A museum of blood-sucking nightmares: the US National Tick Collection

Posted: Sep 15, 2017 9:18 AM CDT

Susan Scutti, CNN –


To get to the US National Tick Collection, visitors to the campus of Georgia Southern University must descend into the bowels of the Math/Physics Building, where sunlight is absent and locked doors with unpronounceable signs prohibit entry.

Curator Dr. Lorenza Beati, a smiling woman in wire-rimmed glasses and blue jeans, a woman who radiates the same vibe as a kindly, eccentric aunt, welcomes anyone who has daring enough spirit.

Inside the collection, an elaborate camera for shooting closeups of ticks has made its home in a cramped room. It has a strobe-light effect to capture precise images of individual ticks splayed on white backgrounds, and as she operates the camera, Beati’s palce face appears in shadow and light.

She leads the way to a large abandoned-looking space where retro scientific fume hoods, glass beakers and microscopes reside. A narrow hallway is made even more congested by filing cabinets lining both walls. In turn, they are crammed with dusty files and yellowed correspondence from another century.

The main room of the collection is a brightly lit, cheerful place with coloring books and temporary tick tattoos available for the youngest visitors, and immaculate white-metal cabinets holding countless drawers.

Open the drawers to find bottles upon bottles of tick specimens, an endless variety of small, dark forms permanently suspended within clear liquid — a science-fantasy version of prison or hell, depending on a visitor’s horror movie associations.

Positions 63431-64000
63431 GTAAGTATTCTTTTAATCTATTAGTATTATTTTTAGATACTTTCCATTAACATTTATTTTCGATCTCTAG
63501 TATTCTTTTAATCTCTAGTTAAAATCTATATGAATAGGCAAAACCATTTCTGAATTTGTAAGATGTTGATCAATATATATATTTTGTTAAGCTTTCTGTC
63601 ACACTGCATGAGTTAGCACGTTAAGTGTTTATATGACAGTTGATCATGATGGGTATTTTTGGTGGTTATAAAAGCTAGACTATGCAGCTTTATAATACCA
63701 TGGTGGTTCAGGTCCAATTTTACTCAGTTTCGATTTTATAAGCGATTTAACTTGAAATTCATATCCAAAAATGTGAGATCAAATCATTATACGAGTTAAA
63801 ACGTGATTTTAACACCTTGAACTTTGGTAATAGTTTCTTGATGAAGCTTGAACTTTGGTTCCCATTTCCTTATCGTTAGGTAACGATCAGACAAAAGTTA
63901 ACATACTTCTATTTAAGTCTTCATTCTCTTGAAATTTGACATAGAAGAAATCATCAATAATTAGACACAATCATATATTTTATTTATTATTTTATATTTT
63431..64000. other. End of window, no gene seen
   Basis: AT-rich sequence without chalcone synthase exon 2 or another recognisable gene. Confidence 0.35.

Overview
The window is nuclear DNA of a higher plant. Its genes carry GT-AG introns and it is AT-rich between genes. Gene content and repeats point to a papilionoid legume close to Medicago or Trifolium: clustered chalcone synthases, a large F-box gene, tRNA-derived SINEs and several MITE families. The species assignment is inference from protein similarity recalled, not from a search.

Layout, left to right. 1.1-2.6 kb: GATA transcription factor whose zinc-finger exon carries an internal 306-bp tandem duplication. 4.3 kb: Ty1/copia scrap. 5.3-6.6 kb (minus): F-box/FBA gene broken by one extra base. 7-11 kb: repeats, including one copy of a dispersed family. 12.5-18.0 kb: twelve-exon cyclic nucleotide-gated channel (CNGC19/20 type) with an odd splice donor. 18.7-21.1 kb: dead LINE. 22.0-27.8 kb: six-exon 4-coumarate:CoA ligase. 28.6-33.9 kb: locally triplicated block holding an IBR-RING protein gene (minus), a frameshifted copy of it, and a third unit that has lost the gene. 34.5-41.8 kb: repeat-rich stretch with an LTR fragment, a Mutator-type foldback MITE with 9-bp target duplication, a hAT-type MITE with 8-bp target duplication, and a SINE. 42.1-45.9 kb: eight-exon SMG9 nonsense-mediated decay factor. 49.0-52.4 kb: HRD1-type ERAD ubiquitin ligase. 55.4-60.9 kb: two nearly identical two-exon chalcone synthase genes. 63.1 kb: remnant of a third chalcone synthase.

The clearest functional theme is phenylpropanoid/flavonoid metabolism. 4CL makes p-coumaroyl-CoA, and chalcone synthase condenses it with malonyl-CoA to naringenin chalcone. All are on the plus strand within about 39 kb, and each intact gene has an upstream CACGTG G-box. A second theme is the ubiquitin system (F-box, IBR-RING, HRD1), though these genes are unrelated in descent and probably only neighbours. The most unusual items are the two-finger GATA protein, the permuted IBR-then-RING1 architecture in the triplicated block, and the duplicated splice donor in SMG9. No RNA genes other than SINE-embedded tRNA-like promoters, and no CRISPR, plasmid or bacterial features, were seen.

A trip through tick world

The national tick collection is part of the Smithsonian Institution and is the world’s largest, by every account. Housed at Georgia Southern University in Statesboro since 1990, the collection contains over a million specimens representing 96% of the world’s 900 recognized tick species, including all those found in the United States.

“We keep our ticks preserved in 90% ethanol,” Beati says, emphasizing the word “we.” When kept in ethanol, specimens can last hundreds of years, she says. Dry ticks pinned like butterflies have been known to last 200 years; these should keep even longer.

The collection’s birthplace was Rocky Mountain Laboratories in Hamilton, Montana, in 1905. Some of the specimens are historical artifacts — ticks found on presidents’ dogs or on animals shot by Teddy Roosevelt — but it doesn’t take a fancy pedigree to wow Beati.

“To me, the most basic dog tick can be interesting,” says Beati, also an associate professor of biology at Georgia Southern. All ticks are blood-feeders — that’s their only food, she explains. Some will feed on any of the many terrestrial vertebrates, a category that includes birds, reptiles, mammals and amphibians. Yet other ticks are finicky eaters, such as the rat snake tick, which feeds only on the blood of that particular serpent.

To most of us, ticks may appear to be just another bug, but this is not the case. Unlike insects with segmented bodies that include distinct heads, thoraxes and abdomens, ticks are more like “a unique bag containing all their organs,” Beati says. “Ticks are not insects; they are arachnids.”

With eight legs, they are closely related to spiders and scorpions. Ticks are also mites, a diverse subclass of arachnids. “Ticks are probably the group of mites best known because they transmit diseases,” Beati says.

In fact, the core of the collection was formed in 1905 when scientists discovered that ticks could transmit illness, she explains.

First reaction of visitors